Fabulous new books for winter 2018

New books winter 2018 How-to-be-Famous-by-Caitlin-Moran CREDIT Minka Guides

Looking for something fabulous to read? Check out these fabulous new books for winter 2018 – both upcoming and recently released titles that I have loved. From meddling Irish grandmas to reimaging historical scandals, here are all the new books I think you should check out.

📌 Looking for more fabulous book recommendations? See my previous book reviews.

The Chestnut Man by Søren Sveistrup

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Eeeek – scary, grim stuff. I’m not very good at reading grisly details, especially at night for obvious reasons, but I couldn’t resist reading the new book by the creator of The Killing. It’s really good – very atmospheric and well-paced. Hess’ backstory and the development of Thulin and Hess’ friendship felt a little underdeveloped and just slotted in at times – this definitely could have been done better. But otherwise, I really enjoyed this and would definitely watch a tv series based on it (has to happen, right?).

When a series of women are found murdered in Copenhagen, with a small figurine made out of chestnuts beside them, ambitious detective Naia Thulin is keen to find the killer before they strike again. Unfortunately, she has been lumbered with a new partner, Mark Hess – a burnt-out Europol detective who’s back at his old squad under dubious circumstances. Yet, when a fingerprint is found on the chestnut men of a girl who has been missing for a year, the daughter of a politician, they suddenly realise how vital it is that they find a way to work together.

Buy this book from:

Foyles

Waterstones

Amazon

She Wants It: Desire, Power, and Toppling the Patriarchy by Jill Soloway

New books winter 2018 She-Wants-It-by-Jill-Soloway CREDIT Minka Guides

Even if you don’t know Jill Soloway’s name, then you probably know their work. They’re the award-winning creator behind the TV show Transparent. They also won a directing award at Sundance for the rather lovely/confronting film called Afternoon Delight and have written for and exec produced shows like Six Feet Under and United States of Tara. On an entirely different note, if the rumours this week are true, Jill is apparently dating the Australian comedian Hannah Gadsby of Nanette fame (hello, power couple!). This book tracks the journey from when Jill’s parent came out as trans, inspiring the hit TV show and setting them off on a journey through understanding their privilege, embracing their queerness and discovering their own non-binary identity.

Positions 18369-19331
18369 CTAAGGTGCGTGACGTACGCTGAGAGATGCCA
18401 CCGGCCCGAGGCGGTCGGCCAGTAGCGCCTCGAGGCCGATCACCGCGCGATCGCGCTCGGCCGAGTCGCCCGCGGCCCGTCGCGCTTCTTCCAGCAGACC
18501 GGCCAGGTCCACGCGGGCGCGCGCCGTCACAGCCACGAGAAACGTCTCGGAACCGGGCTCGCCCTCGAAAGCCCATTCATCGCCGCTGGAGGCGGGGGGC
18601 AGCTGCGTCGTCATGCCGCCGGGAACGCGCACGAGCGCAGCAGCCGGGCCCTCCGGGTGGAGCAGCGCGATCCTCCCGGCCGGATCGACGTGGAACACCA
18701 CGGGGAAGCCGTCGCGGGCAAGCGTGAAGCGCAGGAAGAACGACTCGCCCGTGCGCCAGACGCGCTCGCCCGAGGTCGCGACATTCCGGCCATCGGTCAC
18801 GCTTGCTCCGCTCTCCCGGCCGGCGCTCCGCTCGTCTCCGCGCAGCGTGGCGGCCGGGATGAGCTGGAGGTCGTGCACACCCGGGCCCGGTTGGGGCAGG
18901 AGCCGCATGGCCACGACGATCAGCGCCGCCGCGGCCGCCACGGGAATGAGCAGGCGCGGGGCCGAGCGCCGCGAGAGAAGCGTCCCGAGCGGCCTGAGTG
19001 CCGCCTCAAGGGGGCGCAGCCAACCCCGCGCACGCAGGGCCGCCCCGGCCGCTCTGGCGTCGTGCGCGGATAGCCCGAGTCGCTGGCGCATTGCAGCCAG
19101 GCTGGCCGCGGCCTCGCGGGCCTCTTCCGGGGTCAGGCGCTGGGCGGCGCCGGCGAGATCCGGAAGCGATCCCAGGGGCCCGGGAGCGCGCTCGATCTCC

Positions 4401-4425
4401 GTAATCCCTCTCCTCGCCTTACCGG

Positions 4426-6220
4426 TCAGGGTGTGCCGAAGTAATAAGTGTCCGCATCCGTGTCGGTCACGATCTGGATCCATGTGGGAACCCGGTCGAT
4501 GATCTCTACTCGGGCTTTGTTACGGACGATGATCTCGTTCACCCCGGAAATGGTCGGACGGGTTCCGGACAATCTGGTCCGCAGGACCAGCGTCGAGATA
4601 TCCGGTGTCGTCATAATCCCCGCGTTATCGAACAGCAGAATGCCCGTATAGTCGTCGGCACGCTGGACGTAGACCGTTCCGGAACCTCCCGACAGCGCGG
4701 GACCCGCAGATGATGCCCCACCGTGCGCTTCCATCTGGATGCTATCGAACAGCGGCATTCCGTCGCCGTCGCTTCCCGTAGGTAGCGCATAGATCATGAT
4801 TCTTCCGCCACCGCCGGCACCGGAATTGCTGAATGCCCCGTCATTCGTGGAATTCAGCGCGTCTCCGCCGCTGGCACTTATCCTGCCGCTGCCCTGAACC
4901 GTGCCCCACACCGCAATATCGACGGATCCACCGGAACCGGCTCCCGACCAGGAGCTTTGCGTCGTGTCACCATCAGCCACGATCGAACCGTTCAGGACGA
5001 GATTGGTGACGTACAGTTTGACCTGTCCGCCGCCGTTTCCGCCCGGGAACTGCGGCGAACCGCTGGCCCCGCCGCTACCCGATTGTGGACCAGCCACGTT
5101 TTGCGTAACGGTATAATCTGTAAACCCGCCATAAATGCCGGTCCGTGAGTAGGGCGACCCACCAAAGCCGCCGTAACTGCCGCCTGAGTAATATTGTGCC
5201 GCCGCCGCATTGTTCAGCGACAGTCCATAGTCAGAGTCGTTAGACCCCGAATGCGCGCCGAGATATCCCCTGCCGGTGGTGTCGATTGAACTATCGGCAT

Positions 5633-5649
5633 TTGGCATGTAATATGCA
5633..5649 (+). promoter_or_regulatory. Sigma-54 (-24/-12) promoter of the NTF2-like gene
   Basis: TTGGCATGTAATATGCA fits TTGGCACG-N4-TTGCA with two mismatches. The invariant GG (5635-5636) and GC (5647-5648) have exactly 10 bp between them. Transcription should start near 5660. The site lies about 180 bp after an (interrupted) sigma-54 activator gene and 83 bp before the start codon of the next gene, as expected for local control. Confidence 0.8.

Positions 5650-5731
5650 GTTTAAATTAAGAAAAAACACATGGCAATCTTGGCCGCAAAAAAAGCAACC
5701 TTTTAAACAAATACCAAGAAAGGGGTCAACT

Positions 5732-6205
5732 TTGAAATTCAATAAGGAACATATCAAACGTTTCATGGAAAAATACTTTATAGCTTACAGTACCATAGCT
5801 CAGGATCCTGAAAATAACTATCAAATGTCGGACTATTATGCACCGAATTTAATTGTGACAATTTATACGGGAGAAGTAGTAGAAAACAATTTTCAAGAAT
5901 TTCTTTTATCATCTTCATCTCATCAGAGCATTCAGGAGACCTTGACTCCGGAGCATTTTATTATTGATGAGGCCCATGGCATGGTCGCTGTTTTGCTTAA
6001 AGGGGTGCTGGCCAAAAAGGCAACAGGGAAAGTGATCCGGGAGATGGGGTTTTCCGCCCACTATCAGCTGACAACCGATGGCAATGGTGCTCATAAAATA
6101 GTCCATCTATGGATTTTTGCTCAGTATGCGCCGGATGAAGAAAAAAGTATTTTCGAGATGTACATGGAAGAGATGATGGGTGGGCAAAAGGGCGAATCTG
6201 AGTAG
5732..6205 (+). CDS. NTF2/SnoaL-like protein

I’m always really interested in stories about people who discover their queerness not in their youth but in middle age or later. Their journeys are so interesting. Jill was rapidly approaching 50 when their parent came out, setting off the chain of events reshaped their life. I really enjoyed how honest Jill was in this book was about some of the decisions they’ve made along the way that they later realised were probably not the best: casting a man to play a trans woman, writing a tv show about this character with no trans writers or actors in the first season, being at the forefront of the #MeToo movement but then finding themselves having a selfish reaction to accusations made towards a man on their own show. More than anything in this book, it is a journey towards Jill discovering their own privilege that shapes this story – in addition to divorcing their husband and embarking on relationships with women and transforming their own identity. A really fascinating read; I’m super interested to see what Jill will create next.

Buy it now from:

Foyles

Waterstones

Amazon

Future Popes of Ireland by Darragh Martin

New books winter 2018 Future-Popes-of-Ireland-by-Darragh-Martin CREDIT Minka Guides

During Pope John Paul II’s visit to Ireland in 1979, Granny Doyle was struck by a divine desire: that one of her grandchildren would become the first Irish Pope. Sadly for this nanna, her son had only managed to produce was an assertive and quick-witted girl called Peg. So Granny Doyle set a plan in motion, which would backfire in ways she could never have dreamed.

Ah, meddling nannas – there’s nothing quite like them. This was an odd book for me to choose but I quite liked the idea of a grandma getting a little more than she bargained for when trying to shape her family into one she can show off. It’s both a heartwarming and deeply sad story that showcases how much Ireland has and hasn’t changed in the last 40 years, especially when it comes to governing the lives and bodies of women and LGBT+ people.

Buy it now from:

Foyles

Waterstones

Amazon

A Double Life by Flynn Berry